- The Washington Times - Monday, July 7, 2014

ANALYSIS/OPINION:

Dear Mr. Mayor:

Quicker than the words “No Taxation Without Representation” can roll off the tongue, a new mayor will be sworn in to take your place in the nation’s capital.

Lots of residents are looking forward to that early day in January and made a point of telling you so on April Fools’ Day, when the Democratic primary was held.

I’m offering to you today an olive branch, one that I also hope you utilize to seal your legacy.

Political legacies are like epitaphs — if you don’t write them yourself, you have to cross your fingers that your enemies don’t.

Your political legacy is that you tried to do your best for children — as a dad, as a social and human services policymaker and caregiver, and, on occasion, as a lawmaker and mayor.

You want to include D.C. voting rights, and perhaps you can.

There’s not much time left.

There are 100 members of the Senate, 435 members of the House of Representatives, and six nonvoting delegates in the House, and you need an insightful one-on-one meeting with each and every single one if you want to prove a point and get their frank perspective.

The “Taxation Without Representation” license plates are a joke, and you know it.

The ticker outside city hall that counts federal tax dollars paid by residents is even funnier — a) because you don’t know the figure, and b) because you probably do what pedestrians and other motorists do day in and day out and just pass on by without noticing. (Except, unlike you, they don’t have the luxury of being chauffeured, courtesy of taxpayers.)

So here’s my suggestion: There still are 179 days left in the calendar year, plenty of time for you to schedule those one-on-on meetings. (On Christmas Day, I give everybody some slack.)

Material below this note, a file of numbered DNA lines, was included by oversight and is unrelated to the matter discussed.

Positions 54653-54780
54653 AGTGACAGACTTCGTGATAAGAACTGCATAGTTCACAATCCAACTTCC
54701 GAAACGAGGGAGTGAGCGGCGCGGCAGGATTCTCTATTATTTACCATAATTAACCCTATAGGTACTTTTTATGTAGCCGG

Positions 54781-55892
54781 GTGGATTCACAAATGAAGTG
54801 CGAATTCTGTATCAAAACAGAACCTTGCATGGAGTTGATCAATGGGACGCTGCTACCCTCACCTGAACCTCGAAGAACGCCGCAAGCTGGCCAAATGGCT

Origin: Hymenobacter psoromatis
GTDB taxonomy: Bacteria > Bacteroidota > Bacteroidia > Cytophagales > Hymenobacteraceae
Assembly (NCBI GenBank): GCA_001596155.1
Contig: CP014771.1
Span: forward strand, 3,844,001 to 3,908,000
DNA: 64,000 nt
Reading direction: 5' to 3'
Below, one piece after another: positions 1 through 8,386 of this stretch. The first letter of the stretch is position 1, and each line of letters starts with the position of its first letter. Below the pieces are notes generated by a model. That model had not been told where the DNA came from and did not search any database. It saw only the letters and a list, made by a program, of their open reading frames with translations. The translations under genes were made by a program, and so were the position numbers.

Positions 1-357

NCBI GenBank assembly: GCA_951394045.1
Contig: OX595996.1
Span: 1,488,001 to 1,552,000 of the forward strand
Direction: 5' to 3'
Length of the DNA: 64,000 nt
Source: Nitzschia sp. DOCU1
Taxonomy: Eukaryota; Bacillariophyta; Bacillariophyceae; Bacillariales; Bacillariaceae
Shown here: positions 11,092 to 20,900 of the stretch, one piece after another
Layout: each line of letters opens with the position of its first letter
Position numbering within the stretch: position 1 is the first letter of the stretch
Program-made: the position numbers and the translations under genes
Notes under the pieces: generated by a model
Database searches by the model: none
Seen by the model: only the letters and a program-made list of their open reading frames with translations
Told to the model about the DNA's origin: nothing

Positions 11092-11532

Now, to pull this off, you’d have to cut back on the little stuff, some ribbon cuttings, making brief remarks at some important events, and maybe even those biweekly press briefings. (Heck, even the president trusts and utilizes White House press people to speak on his behalf and get his own message to the citizenry. Try it, you might like it.)

In the one-on-one meetings, you stress why having voting representation in Congress is important for the District of Columbia and the nation.

As long as you keep saying, as you did again on Thursday, that “the nearly 650,000 people who live in the nation’s capital are still denied full democracy at home,” you can be perceived as a small-minded, small-town pol who just doesn’t get it.

If that’s what you want, fine.

I just thought the timing was right as we celebrate America’s 238th birthday and soon will honor the birth of the capital, thanks to the July 16, 1790, signing of the Residence Act.

I suspect that even after you leave office in January, you’ll still wholeheartedly support voting rights. But your request for a meeting won’t carry the same cachet.

You meet with heads of state, why not Republicans from the Bible Belt? Conservatives from Maryland and South Carolina? Democrats and independents who probably wouldn’t give you the time of day once you’re no longer the Honorable Vincent C. Gray, Mayor, District of Columbia? (Even though I know you have good taste in jewelry.)

Quickly, Mr. Mayor.

Tick, tock, tick, tock.

• Deborah Simmons can be reached at [email protected]

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